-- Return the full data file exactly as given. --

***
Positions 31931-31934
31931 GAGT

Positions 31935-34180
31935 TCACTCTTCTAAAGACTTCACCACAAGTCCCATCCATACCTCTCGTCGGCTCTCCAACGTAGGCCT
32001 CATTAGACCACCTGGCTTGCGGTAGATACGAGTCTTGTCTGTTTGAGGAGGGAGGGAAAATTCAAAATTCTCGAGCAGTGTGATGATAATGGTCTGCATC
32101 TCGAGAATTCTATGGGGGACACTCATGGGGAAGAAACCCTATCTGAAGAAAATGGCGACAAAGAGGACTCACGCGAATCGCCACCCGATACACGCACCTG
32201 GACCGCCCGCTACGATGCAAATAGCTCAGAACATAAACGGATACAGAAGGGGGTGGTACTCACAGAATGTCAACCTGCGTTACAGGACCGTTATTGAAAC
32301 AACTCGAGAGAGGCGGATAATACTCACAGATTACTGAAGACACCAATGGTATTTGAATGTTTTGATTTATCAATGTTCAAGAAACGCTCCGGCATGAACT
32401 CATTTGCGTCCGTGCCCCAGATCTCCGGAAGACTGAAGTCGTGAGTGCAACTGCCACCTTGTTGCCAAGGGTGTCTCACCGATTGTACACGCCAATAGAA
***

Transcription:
Positions 31931-31934
31931 GAGT

Positions 31935-34180
31935 TCACTCTTCTAAAGACTTCACCACAAGTCCCATCCATACCTCTCGTCGGCTCTCCAACGTAGGCCT
32001 CATTAGACCACCTGGCTTGCGGTAGATACGAGTCTTGTCTGTTTGAGGAGGGAGGGAAAATTCAAAATTCTCGAGCAGTGTGATGATAATGGTCTGCATC
32101 TCGAGAATTCTATGGGGGACACTCATGGGGAAGAAACCCTATCTGAAGAAAATGGCGACAAAGAGGACTCACGCGAATCGCCACCCGATACACGCACCTG
32201 GACCGCCCGCTACGATGCAAATAGCTCAGAACATAAACGGATACAGAAGGGGGTGGTACTCACAGAATGTCAACCTGCGTTACAGGACCGTTATTGAAAC
32301 AACTCGAGAGAGGCGGATAATACTCACAGATTACTGAAGACACCAATGGTATTTGAATGTTTTGATTTATCAATGTTCAAGAAACGCTCCGGCATGAACT
32401 CATTTGCGTCCGTGCCCCAGATCTCCGGAAGACTGAAGTCGTGAGTGCAACTGCCACCTTGTTGCCAAGGGTGTCTCACCGATTGTACACGCCAATAGAA